Distinguishing Between Preliminary and Permanent Injunction for Purposes of Appeal; Applicability of Pa. R.A.P 311(a)(4); Requirement to File Post- Trial Motions; Waiver
Wolk v. Sch. Dist. of Lower Merion, 2017 WL 1418445(Pa. Cmwlth.)(unreported), allocatur granted Jan. 17, 2018, appeal docket 1 MAP 2018
Wolk sued the School District of Lower Merion in the Common Pleas Court of Montgomery County to attack a tax increase for fiscal year 2016-17 that he alleged was in excess of the statutory maximum increase. He also sought numerous other reliefs as part of a twelve-count complaint, including appointment of a trustee to supervise the district and its finances, imposition of a constructive trust, damages, a declaration that the system of school taxation was illegal, and others. Lower Merion filed preliminary objections. While the preliminary objections were pending, Wolk filed a petition seeking an injunction to enjoin collection of the tax increase for 2016-2017. A hearing was scheduled and held at which testimony was taken, and the trial court two months later issued an opinion and order with immediate effect enjoining Lower Merion from collecting that portion of the 2016-17 tax increase that allegedly was in excess of the statutory maximum increase. The trial court did not address most of the other requests for relief in the complaint.
Lower Merion took an immediate appeal pursuant to Pa. R.A.P. 311(a)(4), treating the order as a preliminary injunction. Noting that Wolk did not specify whether his request was for a preliminary or a permanent injunction, the Commonwealth Court treated the trial court order as one granting a permanent injunction, reasoning as follows:
In determining whether an injunction is preliminary or permanent, an appellate court must look to the nature of the relief granted. Soja v. Factoryville Sportsmen’s Club, 522 A.2d 1129, 1132 (Pa. Super. 1986). A preliminary injunction is issued to preserve the status quo and prevent imminent and irreparable harm that could occur before the case is heard on its merits. Id. at 1131 (Pa. Super. 1986). A preliminary injunction is an extraordinary remedy that may only be granted if a clear right to relief is established. Id. In preserving the status quo, the court must restore the last peaceable, non-contested status that preceded the controversy. Id. A preliminary injunction shall issue “only after written notice and [a] hearing.” Pa. R.C.P. No. 1531(a). “The question to be determined at this hearing is whether there is an urgent necessity for interim relief before the case can be heard on the merits.” Soja, 522 A.2d at 1131.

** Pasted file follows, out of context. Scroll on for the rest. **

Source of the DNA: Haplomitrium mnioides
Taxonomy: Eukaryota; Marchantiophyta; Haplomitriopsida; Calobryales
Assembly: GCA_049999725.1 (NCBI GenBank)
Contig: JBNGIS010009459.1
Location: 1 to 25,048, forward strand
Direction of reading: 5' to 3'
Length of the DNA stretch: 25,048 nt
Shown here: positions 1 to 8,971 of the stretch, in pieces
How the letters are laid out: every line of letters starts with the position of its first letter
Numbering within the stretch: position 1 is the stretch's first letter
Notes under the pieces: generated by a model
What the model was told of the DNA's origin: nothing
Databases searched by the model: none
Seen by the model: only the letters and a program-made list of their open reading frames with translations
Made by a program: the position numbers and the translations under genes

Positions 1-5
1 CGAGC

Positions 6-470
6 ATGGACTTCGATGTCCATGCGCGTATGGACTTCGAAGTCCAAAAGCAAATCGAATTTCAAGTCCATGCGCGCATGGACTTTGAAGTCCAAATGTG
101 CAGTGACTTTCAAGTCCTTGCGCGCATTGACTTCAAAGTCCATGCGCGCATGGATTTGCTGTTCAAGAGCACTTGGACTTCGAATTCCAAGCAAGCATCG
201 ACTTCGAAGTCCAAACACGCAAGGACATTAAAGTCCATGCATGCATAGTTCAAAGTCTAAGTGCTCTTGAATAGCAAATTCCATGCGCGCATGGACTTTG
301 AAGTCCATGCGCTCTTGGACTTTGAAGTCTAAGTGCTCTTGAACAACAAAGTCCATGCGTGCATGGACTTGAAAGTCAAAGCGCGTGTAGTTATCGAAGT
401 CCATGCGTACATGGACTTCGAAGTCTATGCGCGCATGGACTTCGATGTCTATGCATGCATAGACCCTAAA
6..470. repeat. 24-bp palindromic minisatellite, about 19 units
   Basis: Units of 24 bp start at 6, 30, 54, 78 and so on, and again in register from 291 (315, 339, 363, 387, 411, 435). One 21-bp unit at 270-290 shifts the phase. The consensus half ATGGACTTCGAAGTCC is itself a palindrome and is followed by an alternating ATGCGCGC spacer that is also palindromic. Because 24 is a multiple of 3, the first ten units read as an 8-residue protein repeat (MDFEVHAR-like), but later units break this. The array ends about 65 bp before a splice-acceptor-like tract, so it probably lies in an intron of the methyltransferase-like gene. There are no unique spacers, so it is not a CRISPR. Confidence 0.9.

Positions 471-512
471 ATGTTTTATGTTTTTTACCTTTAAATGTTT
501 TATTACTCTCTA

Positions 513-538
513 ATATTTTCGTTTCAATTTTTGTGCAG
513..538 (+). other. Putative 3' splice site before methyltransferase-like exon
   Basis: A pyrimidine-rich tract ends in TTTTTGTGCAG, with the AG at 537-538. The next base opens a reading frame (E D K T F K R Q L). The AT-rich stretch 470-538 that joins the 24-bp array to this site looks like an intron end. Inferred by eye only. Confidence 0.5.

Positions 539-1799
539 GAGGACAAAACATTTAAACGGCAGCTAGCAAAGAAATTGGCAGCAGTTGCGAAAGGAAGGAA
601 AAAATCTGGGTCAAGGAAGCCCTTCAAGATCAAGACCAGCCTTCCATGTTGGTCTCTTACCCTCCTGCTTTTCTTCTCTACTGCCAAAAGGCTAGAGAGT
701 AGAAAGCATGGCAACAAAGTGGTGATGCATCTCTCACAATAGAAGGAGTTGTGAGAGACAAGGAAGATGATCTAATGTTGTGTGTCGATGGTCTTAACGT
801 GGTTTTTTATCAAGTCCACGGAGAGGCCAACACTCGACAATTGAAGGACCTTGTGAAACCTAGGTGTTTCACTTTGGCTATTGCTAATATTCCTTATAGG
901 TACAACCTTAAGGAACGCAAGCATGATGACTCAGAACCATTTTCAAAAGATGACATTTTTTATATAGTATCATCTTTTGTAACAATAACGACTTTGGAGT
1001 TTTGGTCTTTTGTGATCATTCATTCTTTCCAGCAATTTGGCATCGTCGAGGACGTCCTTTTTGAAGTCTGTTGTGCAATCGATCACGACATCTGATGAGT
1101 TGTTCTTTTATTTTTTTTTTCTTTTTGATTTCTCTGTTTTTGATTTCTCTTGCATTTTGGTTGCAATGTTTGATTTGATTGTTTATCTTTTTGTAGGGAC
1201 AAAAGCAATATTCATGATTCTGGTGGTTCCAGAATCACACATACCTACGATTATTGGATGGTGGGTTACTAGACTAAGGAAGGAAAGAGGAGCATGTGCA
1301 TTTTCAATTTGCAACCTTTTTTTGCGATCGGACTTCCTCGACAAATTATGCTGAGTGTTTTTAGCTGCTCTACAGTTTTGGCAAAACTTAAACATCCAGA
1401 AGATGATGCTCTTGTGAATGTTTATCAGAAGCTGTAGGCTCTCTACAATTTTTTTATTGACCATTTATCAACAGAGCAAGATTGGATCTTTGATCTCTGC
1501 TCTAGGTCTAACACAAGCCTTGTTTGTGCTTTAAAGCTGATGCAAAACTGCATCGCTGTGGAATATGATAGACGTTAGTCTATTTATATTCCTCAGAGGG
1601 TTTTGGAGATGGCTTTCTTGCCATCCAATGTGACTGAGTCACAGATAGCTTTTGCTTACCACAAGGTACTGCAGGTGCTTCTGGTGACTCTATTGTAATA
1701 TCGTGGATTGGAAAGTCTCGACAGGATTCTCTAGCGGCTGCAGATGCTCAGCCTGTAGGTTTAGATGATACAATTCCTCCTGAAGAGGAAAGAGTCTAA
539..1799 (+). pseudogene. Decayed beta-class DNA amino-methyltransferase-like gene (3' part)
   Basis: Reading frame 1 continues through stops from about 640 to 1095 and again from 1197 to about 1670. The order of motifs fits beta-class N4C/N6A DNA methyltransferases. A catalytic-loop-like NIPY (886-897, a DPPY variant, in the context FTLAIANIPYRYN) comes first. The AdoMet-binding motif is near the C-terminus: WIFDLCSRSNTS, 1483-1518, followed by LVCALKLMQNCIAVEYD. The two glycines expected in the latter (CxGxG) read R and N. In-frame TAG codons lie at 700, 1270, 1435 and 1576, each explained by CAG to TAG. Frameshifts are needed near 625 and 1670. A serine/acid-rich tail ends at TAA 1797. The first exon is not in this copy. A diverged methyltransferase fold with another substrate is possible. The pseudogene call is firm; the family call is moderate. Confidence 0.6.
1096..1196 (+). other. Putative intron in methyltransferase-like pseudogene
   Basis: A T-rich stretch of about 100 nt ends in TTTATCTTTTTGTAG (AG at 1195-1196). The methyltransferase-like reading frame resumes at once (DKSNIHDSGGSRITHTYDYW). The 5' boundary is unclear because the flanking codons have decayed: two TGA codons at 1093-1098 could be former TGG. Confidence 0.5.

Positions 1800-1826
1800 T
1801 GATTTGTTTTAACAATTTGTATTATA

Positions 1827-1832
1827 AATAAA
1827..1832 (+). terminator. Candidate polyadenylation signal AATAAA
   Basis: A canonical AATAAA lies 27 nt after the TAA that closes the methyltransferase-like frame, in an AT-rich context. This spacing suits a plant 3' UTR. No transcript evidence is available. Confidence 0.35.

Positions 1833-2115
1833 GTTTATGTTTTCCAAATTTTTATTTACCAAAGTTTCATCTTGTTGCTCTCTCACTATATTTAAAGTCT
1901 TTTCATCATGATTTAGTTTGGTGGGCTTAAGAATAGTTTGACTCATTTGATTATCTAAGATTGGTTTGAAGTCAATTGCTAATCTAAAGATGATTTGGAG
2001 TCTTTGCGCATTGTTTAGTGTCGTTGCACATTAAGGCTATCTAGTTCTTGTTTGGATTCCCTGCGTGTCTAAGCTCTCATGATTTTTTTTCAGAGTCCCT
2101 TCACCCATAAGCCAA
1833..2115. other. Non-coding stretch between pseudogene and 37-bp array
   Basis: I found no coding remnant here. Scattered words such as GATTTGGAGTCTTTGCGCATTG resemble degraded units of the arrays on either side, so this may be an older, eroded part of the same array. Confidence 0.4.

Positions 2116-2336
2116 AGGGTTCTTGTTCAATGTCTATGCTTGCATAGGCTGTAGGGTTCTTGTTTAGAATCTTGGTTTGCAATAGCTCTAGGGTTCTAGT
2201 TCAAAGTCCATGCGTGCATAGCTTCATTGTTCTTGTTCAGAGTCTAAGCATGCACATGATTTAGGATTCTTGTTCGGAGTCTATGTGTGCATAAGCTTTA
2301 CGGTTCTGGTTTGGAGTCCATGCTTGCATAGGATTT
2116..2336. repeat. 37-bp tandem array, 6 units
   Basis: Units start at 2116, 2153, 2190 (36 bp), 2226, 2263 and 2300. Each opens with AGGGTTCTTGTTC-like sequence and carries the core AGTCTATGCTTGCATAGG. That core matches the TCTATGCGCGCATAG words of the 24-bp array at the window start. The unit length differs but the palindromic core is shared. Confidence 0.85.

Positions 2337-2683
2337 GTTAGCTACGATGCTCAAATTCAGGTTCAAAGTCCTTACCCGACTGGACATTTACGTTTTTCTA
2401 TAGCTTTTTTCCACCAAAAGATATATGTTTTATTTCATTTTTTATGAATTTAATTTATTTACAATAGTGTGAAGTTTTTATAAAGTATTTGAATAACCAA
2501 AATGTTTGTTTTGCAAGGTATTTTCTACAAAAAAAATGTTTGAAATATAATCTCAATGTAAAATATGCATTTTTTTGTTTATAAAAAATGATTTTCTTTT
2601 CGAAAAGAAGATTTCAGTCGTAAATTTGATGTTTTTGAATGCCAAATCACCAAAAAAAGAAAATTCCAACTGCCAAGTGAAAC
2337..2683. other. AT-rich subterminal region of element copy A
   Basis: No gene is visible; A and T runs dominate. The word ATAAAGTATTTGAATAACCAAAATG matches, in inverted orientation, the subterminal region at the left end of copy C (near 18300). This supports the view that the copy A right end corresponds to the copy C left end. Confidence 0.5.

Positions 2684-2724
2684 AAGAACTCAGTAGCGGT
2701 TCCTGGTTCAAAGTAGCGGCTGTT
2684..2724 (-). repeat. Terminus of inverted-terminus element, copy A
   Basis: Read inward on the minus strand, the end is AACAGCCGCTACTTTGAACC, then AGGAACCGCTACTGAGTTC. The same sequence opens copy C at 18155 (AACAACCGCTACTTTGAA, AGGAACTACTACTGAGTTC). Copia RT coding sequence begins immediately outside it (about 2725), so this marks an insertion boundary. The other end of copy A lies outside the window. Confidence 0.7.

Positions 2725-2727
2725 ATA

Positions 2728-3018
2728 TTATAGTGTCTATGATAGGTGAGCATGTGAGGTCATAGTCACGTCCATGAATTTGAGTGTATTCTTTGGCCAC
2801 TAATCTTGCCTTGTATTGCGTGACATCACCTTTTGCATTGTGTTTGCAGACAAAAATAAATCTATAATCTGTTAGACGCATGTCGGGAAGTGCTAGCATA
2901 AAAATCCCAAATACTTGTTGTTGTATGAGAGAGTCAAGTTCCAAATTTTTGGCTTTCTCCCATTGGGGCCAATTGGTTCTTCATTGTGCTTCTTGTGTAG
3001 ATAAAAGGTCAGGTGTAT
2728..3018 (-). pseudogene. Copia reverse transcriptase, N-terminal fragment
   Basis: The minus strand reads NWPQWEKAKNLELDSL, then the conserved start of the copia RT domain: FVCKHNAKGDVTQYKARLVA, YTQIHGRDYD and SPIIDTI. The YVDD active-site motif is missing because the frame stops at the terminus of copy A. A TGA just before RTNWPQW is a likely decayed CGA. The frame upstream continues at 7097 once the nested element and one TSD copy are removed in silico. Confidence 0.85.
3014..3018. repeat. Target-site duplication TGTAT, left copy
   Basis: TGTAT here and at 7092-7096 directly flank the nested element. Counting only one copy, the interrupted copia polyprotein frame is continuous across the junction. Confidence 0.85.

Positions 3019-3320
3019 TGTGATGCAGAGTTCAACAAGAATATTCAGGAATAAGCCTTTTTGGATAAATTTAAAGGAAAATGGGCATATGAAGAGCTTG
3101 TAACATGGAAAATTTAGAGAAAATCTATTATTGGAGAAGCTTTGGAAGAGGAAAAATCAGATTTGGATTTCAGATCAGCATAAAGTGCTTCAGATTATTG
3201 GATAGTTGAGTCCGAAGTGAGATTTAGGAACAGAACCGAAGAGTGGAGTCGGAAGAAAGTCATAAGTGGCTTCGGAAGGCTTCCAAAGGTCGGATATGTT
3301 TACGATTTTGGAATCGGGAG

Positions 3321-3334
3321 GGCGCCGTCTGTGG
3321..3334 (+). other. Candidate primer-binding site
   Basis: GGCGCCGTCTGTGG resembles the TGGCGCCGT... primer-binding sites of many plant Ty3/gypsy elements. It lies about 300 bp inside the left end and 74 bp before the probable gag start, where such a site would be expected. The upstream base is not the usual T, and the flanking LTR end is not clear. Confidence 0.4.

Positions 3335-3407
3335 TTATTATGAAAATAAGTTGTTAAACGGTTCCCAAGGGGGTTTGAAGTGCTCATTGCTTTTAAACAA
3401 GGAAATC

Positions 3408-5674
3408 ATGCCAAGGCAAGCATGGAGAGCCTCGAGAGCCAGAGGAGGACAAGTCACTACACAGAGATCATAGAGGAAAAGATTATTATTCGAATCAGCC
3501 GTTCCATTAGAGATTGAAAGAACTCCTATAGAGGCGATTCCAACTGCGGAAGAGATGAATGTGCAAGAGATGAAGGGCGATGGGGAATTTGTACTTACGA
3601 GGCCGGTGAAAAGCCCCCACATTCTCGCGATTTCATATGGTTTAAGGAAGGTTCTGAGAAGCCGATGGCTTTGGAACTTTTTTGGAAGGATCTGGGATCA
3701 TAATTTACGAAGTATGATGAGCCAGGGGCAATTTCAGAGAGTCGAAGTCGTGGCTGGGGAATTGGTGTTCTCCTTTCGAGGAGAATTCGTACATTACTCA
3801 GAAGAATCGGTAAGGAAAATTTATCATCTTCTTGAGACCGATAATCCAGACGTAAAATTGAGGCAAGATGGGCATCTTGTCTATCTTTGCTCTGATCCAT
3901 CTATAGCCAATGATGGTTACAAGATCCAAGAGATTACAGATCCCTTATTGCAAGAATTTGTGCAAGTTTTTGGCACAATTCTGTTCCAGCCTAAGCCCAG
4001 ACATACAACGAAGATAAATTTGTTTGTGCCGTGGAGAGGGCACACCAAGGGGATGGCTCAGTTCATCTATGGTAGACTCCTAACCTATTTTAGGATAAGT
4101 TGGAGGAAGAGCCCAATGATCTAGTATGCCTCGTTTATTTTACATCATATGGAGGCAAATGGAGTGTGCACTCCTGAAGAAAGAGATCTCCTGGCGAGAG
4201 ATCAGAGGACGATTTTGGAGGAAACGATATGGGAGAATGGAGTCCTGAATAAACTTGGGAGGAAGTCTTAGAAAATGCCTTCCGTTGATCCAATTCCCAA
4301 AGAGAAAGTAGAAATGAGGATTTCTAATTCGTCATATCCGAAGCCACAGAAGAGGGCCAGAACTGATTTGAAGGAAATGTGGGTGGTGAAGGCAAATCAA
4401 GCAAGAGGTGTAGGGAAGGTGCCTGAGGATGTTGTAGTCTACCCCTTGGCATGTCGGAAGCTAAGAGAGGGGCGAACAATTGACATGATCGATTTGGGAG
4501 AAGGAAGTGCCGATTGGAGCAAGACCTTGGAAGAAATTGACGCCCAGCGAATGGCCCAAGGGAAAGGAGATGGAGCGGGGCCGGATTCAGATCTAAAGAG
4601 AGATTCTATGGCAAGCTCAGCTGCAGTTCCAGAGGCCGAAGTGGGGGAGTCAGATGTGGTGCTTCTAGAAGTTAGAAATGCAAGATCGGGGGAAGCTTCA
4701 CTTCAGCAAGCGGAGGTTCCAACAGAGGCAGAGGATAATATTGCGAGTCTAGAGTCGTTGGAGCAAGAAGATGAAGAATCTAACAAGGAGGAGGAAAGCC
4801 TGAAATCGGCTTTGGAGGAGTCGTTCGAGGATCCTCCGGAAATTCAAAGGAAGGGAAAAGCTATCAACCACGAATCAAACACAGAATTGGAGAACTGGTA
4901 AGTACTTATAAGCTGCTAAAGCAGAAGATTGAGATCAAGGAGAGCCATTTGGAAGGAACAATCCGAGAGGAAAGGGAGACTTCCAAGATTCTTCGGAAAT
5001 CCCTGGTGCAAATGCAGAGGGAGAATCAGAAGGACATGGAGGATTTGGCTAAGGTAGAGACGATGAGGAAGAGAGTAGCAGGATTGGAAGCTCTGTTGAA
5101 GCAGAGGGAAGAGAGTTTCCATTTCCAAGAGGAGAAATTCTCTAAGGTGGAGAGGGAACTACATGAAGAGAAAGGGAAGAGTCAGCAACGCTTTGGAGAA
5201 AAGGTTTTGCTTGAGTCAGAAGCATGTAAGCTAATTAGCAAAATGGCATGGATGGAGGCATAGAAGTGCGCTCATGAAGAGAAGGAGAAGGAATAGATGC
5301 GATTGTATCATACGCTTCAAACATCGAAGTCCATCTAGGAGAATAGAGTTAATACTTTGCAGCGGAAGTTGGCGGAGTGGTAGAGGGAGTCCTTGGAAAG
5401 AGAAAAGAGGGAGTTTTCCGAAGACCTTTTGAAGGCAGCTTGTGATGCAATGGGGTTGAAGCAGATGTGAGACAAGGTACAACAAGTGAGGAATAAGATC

A permanent or final injunction is issued when a party establishes a clear right to relief. Board of Revision of Taxes v. City of Philadelphia, 4 A.3d 104,133 (Pa. 2010). “[T]he party need not establish either irreparable harm or immediate relief,” as is necessary when seeking a preliminary injunction, and “a court may issue a final injunction if such relief is necessary to prevent a legal wrong for which there is no adequate redress at law.” Buffalo Township v. Jones, 813 A.2d 659, 663 (Pa. 2002). When a final injunction is granted, the court must issue a decree nisi with a statement of the issues, findings of fact and conclusions of law. Soja, 522 A.2d at 1132.
Here, Appellees sought an “injunction” directing the School District to rescind a 4.4% tax increase that was passed in violation of the School Code and Act 1, and to refund any taxes that were paid under it. The trial court held a hearing to “address the merits of the case because the tax increase [that occurred the night before the hearing,] was [allegedly] illegal.” (N.T. at 6.) At the hearing, testimony and evidence were presented and both parties had the opportunity to present and cross-examine witnesses. At the hearing’s conclusion, the trial court asked the parties to submit proposed findings of fact, conclusions of law, and responses to opposing submissions. The parties complied. The trial court thereafter, filed an opinion and order with extensive findings of fact and conclusions of law. The trial court did not “maintain the status quo,” as it would in a preliminary injunction, but enjoined the School District from enforcing or collecting a tax increase for fiscal year 2016-17 that was more than 2.4% over the tax from the previous fiscal year. The trial court further ordered the School District to adopt a resolution revoking the 4.44% tax increase for 2016-17, and enact a tax of no more than 2.4% greater than the previous fiscal years’ tax. Thus, after looking at the “nature of the relief granted,” we must conclude that a permanent injunction was issued by the trial court.
Slip op., at 7-8 (footnotes omitted).
Having interpreted the trial court order as one granting a permanent injunction, notwithstanding the pendency of Wolk’s many other claims against Lower Merion, the Commonwealth Court went on to find all issues on appeal waived because Lower Merion failed to file post-trial motions pursuant to Pa. R.C.P. 227.1.
The Supreme Court has granted allocatur.
The issues, as stated by Lower Merion, are:
(1) Where a Court of Common Pleas grants a petition by issuing an immediately effective injunction, is that order immediately appealable of right under Pa. R.A.P. 311(a)(4)?
(2) Is an order of the Court of Common Pleas that enjoined a school district from collecting a portion of its 2016 taxes a “final order” as to which [Petitioner] must file post-trial motions before taking an appeal, even though other and different claims in the case remain unaddressed?
(3) May a Court of Common Pleas convert a preliminary injunction hearing into a permanent injunction hearing without the consent of the parties?
For more information, contact Kevin McKeon or Dennis Whitaker.